Customize the Error Reporting for ActiveRecord Forms

Posted by: on Sep 10, 2007 in Blog | Tags: , | No Comments

When a form in your Rails application is used to edit (or create) an ActiveRecord instance, ActionView uses the ActiveRecordHelper module to create the HTML input field tags. In the event of an error, your input field is wrapped inside a DIV with class=”fieldWithErrors”. This isn’t so bad, but you’re left with few options for customizing the look of your forms when there is an error. For example, what if you wanted to put the error text associated with a field right next to the field?

One way to do this is by putting additional markup in your forms. Something like:

<% if object.errors.on(:some_field) %>
  <span class="error"><%= object.errors.on(:some_field) %></span>
<% end %>
... rest of field markup ...

That works, but you have to repeat the fields at least twice: once for the potential error condition, and once for the field itself.

You could write up a new form helper that includes the boilerplate error markup, but that falls apart as soon as you want to put in a set of checkbox or radio button controls. Maybe you only want one error message for the entire group, which is almost certainly true for radio buttons.

Another alternative that I don’t see widely acknowledged is to override the standard Proc used by the ActiveRecordHelper for errors: ActionView::Base.field_errro_proc. Here’s an example:

ActionView::Base.field_error_proc = Proc.new do |html_tag, instance|
  error_text = ""
  errors = instance.object.errors.on(instance.method_name)
  if errors
    errors.to_a.each do |error|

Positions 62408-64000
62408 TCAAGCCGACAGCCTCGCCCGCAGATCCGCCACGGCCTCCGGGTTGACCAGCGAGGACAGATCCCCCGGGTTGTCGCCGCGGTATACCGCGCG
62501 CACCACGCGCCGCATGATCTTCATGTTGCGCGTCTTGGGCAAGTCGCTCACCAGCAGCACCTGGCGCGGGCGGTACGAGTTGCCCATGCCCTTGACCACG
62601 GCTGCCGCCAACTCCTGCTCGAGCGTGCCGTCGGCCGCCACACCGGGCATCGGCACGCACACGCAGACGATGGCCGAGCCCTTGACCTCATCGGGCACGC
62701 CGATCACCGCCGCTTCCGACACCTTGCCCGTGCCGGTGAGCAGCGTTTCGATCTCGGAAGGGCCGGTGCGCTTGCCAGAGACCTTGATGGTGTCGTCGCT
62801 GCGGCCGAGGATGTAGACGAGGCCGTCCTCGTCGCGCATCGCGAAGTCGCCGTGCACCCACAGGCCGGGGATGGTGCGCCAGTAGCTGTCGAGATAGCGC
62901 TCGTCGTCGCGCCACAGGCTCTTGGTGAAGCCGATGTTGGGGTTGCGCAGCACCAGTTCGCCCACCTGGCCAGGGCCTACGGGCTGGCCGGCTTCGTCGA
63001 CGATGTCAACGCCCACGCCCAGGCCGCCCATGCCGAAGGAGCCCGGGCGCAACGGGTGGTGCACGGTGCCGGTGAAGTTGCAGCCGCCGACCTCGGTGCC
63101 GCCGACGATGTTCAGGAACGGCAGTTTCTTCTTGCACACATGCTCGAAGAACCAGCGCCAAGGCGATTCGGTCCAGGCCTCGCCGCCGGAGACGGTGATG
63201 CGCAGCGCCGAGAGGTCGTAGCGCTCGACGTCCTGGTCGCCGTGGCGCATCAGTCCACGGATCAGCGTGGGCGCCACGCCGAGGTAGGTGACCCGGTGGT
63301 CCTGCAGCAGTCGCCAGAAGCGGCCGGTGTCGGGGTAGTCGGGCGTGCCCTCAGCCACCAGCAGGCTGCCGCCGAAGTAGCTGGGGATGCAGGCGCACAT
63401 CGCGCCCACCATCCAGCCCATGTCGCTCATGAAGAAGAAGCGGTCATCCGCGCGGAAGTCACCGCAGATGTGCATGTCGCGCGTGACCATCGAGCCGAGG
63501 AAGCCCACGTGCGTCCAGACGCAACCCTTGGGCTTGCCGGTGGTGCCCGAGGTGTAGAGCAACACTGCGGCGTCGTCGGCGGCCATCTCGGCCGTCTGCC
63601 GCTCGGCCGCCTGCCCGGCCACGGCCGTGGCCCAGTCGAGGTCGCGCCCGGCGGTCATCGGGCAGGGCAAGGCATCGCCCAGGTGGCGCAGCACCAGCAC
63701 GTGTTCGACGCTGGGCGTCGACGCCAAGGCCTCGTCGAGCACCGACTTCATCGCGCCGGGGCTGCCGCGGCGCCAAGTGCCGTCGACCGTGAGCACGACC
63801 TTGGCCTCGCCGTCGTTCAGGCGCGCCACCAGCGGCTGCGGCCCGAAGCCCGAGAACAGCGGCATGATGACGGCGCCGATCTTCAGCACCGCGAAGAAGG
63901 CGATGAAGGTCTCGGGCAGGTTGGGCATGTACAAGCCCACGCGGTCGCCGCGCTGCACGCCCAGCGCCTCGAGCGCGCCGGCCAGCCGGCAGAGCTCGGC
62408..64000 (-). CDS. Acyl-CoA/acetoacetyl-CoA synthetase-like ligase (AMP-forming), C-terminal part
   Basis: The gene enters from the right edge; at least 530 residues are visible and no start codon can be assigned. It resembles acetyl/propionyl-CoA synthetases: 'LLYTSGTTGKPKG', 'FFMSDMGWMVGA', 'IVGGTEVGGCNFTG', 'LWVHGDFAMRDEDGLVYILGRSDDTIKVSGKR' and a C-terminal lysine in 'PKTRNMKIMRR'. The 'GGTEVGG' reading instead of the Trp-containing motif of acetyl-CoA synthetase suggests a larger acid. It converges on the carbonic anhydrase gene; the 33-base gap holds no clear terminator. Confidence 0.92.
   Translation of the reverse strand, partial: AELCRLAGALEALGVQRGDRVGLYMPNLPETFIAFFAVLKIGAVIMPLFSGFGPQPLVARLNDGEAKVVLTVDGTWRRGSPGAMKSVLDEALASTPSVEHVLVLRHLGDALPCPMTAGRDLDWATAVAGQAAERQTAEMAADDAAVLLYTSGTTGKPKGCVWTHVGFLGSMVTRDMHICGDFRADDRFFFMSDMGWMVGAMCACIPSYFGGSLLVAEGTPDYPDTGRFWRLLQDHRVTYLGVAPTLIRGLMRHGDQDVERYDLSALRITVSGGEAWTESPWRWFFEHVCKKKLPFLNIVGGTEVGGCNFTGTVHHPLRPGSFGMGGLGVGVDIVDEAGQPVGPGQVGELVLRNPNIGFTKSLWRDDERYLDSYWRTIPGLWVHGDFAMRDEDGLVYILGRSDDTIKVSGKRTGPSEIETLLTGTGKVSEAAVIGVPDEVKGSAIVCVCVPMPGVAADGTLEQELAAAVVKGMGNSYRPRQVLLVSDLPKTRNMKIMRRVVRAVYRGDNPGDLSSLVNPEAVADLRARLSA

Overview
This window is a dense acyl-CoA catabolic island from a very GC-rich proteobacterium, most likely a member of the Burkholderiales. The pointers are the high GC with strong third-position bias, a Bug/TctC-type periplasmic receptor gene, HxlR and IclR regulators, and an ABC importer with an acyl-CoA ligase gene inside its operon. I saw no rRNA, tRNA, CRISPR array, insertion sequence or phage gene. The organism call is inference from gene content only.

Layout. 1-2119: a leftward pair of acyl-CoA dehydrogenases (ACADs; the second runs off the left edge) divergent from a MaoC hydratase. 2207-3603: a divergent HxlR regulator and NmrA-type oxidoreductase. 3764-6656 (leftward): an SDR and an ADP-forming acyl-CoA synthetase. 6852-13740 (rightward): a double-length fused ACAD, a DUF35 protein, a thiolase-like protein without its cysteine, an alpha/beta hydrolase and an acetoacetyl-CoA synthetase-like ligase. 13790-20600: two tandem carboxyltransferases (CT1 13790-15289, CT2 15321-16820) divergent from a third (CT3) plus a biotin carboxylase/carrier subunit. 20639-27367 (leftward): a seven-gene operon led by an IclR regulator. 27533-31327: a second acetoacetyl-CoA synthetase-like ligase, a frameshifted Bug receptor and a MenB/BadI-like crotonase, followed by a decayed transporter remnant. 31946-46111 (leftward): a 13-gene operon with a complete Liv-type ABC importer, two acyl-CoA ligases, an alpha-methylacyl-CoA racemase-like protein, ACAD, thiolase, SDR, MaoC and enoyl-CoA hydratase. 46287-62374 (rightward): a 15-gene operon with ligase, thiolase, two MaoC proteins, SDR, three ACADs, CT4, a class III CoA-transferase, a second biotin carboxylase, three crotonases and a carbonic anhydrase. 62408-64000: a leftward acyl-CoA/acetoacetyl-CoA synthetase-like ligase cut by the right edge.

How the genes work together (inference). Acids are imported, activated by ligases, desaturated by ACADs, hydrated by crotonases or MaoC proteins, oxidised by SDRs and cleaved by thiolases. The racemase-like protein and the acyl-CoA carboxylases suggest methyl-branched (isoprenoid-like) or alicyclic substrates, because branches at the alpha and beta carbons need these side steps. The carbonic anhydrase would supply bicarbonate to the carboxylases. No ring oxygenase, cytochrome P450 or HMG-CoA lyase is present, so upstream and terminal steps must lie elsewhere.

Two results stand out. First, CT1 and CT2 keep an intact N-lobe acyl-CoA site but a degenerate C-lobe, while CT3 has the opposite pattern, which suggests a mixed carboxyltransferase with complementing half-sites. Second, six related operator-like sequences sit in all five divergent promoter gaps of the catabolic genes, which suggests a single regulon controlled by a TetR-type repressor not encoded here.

error_text << "<p class=\"error\">#{error}</p>"
    end
  end
  "<div class=\"errors\">#{error_text}</div>#{html_tag}"
end

The Proc instance is passed the HTML tag (already built into a string) and an instance of InstanceTag. The latter is the class used by many of the ActionView helpers for building HTML tags that correspond to a particular piece of data in an object. InstanceTag keeps a reference back to that object and method, and you can make use of it in your custom field_error_proc, as shown above.

One little annoyance you don’t see until you start down this path is that the method that builds checkboxes always includes a hidden field with the same name. This is done to ensure that some value for that field is always sent to the server when the form is submitted. The trouble is that the hidden field gets no special treatment from ActiveRecordHelper: field_error_proc is called twice, once for the checkbox field and once for the hidden field, and custom error messaging, as shown above, gets rendered twice. This can be fixed by overriding InstanceTag#tag:

def tag(name, options)
  if object.respond_to?(:errors) && object.errors.respond_to?(:on)
    suppress_errors = (name == "input" && options["type"] == "hidden")
    error_wrapping(tag_without_error_wrapping(name, options),
                   object.errors.on(@method_name) && !suppress_errors)
  else
    tag_without_error_wrapping(name, options)
  end
end

Sample View Code for pgsql_stats Example

Posted by: on Sep 4, 2007 in Blog | Tags: , , | No Comments

A couple of people have asked how to achieve the results I showed off in my posting about the pgsql_stats plug-in. I just posted an example use page on the pgsql_stats Google Group that shows the controller and view code used to create that screenshot. Enjoy!